Friday, April 4, 2008

"Why do we come here?"

I want to post something insightful and/or inspirational about coming back from illness and training hard and so on and so forth. But in my head I just see Sifu telling me to ceshoufan faster, or myself trying vainly to wrench my leg around in mopan saotui. I am starting to feel desperate about ever regaining the head flip; I'm regressing to fear of bawang zakui. Every time I jump I feel like I'm half as high as people who are half my height. I'm not worried about testing. It will come and go and I'll do my best. I'm more concerned that my best has ceased to impress me. I haven't been training two years and already I have learned so much, but then the other half of me says, I've been training almost two years and I still go at a snail's pace in ceshoufan...

I'm not trying to get all gloomy; testing time is always a moment for self-assessment and I feel like I have never trained as hard as I claimed or intended. I mean, if I wanted a better ceshoufan I would have gotten it by now. It's not an aerial. The head flip I had, so there's no excuse for wallowing around in self pity over it. I've spent a lot of my blogging indulging in complaints about this or that soreness, or the alleged difficulty of something. EZ says in class "Not just hard, Hard-ER!" And while this makes myself, Sifu, and everyone else laugh good naturedly, it's true. I'm not saying I don't train hard, but I can definitely train harder.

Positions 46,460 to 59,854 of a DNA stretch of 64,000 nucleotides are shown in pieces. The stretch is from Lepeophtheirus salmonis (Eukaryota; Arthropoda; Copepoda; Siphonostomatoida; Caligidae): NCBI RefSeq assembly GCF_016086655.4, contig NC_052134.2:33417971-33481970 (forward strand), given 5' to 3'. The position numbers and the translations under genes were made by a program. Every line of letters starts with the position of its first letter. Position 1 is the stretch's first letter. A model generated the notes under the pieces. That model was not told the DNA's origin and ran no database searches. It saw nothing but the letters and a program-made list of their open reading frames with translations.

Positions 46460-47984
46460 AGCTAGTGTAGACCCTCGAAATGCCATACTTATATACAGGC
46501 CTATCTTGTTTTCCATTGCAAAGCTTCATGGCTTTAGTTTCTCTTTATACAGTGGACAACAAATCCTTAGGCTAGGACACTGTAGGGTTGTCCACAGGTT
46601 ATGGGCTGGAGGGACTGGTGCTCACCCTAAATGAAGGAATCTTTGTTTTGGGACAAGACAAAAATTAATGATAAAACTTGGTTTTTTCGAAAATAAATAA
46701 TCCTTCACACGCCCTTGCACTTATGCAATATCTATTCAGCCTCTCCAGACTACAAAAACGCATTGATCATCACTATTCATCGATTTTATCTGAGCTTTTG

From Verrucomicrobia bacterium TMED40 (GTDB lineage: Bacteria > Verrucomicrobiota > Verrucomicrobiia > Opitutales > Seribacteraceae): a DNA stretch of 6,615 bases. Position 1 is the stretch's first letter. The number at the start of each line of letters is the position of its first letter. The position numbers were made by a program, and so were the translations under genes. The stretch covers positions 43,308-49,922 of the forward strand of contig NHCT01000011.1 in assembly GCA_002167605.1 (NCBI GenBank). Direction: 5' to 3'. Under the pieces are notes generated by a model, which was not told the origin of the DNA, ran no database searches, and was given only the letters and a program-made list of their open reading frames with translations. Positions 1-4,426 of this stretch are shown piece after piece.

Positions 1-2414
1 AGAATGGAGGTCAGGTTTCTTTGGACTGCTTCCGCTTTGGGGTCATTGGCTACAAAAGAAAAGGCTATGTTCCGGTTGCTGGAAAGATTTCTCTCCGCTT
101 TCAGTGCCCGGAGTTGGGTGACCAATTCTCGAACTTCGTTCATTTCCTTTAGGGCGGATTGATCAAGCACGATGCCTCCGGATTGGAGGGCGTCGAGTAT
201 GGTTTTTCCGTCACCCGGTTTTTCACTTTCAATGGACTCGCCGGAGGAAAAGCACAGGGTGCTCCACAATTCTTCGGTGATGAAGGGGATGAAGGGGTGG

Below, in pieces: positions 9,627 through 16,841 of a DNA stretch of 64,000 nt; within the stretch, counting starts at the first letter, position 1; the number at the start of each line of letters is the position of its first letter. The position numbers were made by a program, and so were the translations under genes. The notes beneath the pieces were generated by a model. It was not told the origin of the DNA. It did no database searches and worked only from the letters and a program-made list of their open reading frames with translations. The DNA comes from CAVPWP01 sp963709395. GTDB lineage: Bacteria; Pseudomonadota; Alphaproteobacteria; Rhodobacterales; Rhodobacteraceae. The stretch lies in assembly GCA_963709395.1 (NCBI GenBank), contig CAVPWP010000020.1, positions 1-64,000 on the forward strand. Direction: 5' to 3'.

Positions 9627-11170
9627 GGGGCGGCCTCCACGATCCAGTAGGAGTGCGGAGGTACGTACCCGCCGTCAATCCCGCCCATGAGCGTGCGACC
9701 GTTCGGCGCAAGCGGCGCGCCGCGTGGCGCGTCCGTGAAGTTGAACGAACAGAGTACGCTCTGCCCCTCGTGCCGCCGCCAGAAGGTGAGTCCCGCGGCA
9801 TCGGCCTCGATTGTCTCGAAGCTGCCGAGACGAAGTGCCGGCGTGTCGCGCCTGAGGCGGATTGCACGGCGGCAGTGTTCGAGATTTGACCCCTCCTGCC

1. I think everyone goes through this period at USA Shaolin Temple. And I think a lot of people ask themselves why am I at USAST? what am I learning? am I even learning anything anymore? I would say when I reached level 2, more than half the students were thinking what am I doing here?! Just ask one of the senior students if they ever tried looking at another school, they will probably say yes.

    So you do have to ask yourself why you are there? And what you wanted out of it? In my opinion , I think there are good reasons to stay and definitely bad reasons to stay and you have to weigh those. Some people love the environment and they don't care if they were learning kung fu or ballroom dancing. All they really care about is that environment and thats great for them spiritually and for their physical body. But then there are handful of people who really want to learn kung fu and joined for that reason. Those people after a certain point realize they don't have much more to learn or that they are not improving anymore. So now you wonder why they dont leave? From talking to students, I found out there are only a couple of reasons why they dont leave. 1. Because they don't know where to go and they are afraid to explore. 2. They think they would be backstabbing Sifu after all that they learnt prior. 3. They think the reason why they are not excelling is because of themselves and not because of the teaching.

    I know that my remarks are probably going to get hit my criticism. But those of you who are going there for the kung fu... ask yourself.. what will you learn after spending 5 years trying to learn Crazy Devil Staff.. what more can you learn? Look around you and see how far you can go.... Do you think in 5 years, Irwin, if he is still around, will teach you mantis? That Sifu will suddenly start teaching people broadsword? spear? drunken? If those are things you want to learn, yes, you might want to re-evaluate why you are there.....